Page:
The opinion of the court was delivered by: CHARLES P. SIFTON
In this action challenging the standard used by the Board of Immigration Appeals ("BIA") to evaluate asylum applications based on coercive family planning practices, plaintiffs seek declaratory, injunctive, mandamus, and habeas relief. Plaintiffs also seek a temporary restraining order, a preliminary injunction, class certification, and leave to supplement their pleadings and add additional parties. The Attorney General opposes these motions and has filed a motion to dismiss contending that this Court lacks subject matter jurisdiction to provide the relief sought. For the reasons discussed below, the Attorney General's motion to dismiss is granted except as to those two plaintiffs who are located within the Eastern District of New York and have received final orders of exclusion. All other motions are denied with leave to refile.
Plaintiffs are citizens of the People's Republic of China (the "PRC") who are in various stages of the process of seeking asylum and orders withholding deportation under the Immigration and Naturalization Act, 8 U.S.C. §§ 1101 et seq. (the "INA"), based on what they contend are the coercive family planning practices of the PRC. The original complaint was filed on behalf of ninety-seven plaintiffs. Of those ninety-seven, eleven were residing in the Eastern District of New York and one, plaintiff Chen, Xiu Qin, a.k.a. Chen, Xie Xing ("Chen") (Chinese names are hereinafter given in the Chinese style, with family name prior to first name), was being held here in the Wackenhut detention facility in Springfield Gardens, Queens. At the time the complaint was filed, the majority of the plaintiffs either resided or were being detained within the Southern District of New York; the rest were located in eight states and Peru.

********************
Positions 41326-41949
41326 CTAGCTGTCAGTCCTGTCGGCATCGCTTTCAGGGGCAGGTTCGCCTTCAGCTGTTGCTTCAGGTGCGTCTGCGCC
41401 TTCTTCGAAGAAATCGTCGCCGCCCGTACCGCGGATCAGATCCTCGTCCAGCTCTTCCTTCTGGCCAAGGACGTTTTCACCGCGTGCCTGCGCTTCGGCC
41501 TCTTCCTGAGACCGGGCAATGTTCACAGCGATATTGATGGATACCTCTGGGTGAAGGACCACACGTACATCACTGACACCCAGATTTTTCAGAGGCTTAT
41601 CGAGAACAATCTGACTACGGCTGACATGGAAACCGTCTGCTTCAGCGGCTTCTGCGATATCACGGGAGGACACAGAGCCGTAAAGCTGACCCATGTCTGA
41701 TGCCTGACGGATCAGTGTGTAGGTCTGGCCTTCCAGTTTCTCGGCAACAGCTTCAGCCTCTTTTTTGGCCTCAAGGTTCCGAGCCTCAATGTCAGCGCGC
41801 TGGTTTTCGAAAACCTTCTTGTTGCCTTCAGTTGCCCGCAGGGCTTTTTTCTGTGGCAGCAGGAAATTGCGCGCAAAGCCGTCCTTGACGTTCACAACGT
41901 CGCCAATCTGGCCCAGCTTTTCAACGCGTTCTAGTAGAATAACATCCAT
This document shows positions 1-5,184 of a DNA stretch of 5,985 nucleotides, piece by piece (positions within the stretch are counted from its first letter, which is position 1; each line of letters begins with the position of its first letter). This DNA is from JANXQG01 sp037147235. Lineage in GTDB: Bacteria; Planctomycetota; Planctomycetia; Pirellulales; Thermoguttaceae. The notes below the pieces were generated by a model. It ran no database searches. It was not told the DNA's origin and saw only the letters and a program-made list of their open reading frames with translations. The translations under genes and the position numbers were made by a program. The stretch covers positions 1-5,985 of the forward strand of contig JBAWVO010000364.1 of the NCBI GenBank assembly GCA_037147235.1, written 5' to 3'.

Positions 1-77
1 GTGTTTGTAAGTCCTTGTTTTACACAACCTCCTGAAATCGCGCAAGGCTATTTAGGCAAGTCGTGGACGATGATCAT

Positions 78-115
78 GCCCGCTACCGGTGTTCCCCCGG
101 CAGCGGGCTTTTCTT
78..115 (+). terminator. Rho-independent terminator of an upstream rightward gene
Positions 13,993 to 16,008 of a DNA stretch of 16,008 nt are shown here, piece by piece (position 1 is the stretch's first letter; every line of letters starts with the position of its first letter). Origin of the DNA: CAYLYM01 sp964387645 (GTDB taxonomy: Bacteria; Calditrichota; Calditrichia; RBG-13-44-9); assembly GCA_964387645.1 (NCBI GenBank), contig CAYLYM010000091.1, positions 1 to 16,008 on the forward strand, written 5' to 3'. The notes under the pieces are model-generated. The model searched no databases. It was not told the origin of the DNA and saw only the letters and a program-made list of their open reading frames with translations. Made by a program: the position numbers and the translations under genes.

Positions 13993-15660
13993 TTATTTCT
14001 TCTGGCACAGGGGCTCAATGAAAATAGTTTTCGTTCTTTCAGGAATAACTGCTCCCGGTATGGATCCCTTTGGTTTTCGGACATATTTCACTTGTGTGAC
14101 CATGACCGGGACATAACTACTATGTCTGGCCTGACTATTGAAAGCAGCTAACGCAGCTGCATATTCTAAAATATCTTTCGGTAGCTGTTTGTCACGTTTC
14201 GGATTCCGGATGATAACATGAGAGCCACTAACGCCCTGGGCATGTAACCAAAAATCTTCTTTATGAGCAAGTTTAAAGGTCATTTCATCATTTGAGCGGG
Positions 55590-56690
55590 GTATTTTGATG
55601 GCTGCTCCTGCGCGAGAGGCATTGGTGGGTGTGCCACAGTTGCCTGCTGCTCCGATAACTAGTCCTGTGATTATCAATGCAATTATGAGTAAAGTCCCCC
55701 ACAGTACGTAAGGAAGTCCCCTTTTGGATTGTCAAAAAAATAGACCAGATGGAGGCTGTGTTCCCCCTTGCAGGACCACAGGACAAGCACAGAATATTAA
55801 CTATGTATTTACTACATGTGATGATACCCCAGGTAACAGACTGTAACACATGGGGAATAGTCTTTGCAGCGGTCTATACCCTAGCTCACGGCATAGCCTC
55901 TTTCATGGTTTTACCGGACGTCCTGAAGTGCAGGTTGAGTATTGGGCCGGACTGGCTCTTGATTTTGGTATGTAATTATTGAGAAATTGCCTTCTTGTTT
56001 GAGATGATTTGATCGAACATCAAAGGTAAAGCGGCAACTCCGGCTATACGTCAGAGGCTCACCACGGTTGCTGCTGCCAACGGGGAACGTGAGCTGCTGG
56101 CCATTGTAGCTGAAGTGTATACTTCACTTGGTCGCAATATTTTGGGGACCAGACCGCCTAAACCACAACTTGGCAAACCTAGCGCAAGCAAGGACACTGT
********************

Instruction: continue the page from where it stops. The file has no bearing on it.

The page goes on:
Plaintiffs also seek to add a total of sixty-nine additional plaintiffs to the action, forty-three of whom resided in the Eastern District and one, Zhou, Shan Bin ("Zhou"), who was being detained here.
According to plaintiffs, as of May 17, 1994, thirty-three of the individuals named in both the initial complaint and the various submissions seeking to add additional parties had been issued final orders of exclusion. Of those thirty-three, only two, Zhou and Chen, were located in the Eastern District. Five of the thirty-three, including Liu, Yau Gwong ("Liu"), were located in the Southern District. Liu filed a habeas petition along with the original complaint. During the course of this action, both Chen and Zhou filed habeas petitions. With the exception of those presenting habeas petitions, plaintiffs have not provided any description of the circumstances of their entry, parole or detention.
Chen is a twenty-nine year old citizen of the PRC who arrived at Kennedy International Airport seeking entry into the United States on July 31, 1993. She was taken into INS custody and placed in exclusion proceedings. She contends that she fled the PRC "fearing continuing repercussions, after having suffered (with her husband) threats and demands of sterilization, as well as being pursued and subjected to harsh economic sanctions." Memo In Support, Chen v. Slattery, 862 F. Supp. 814. She alleges that the local government in the PRC closed down her family hairdressing business as a result of her opposition to the PRC's birth control policy. After her arrival in the United States, her request for asylum was denied by an immigration judge on October 26, 1993, and her appeal to the BIA was dismissed on March 14, 1994.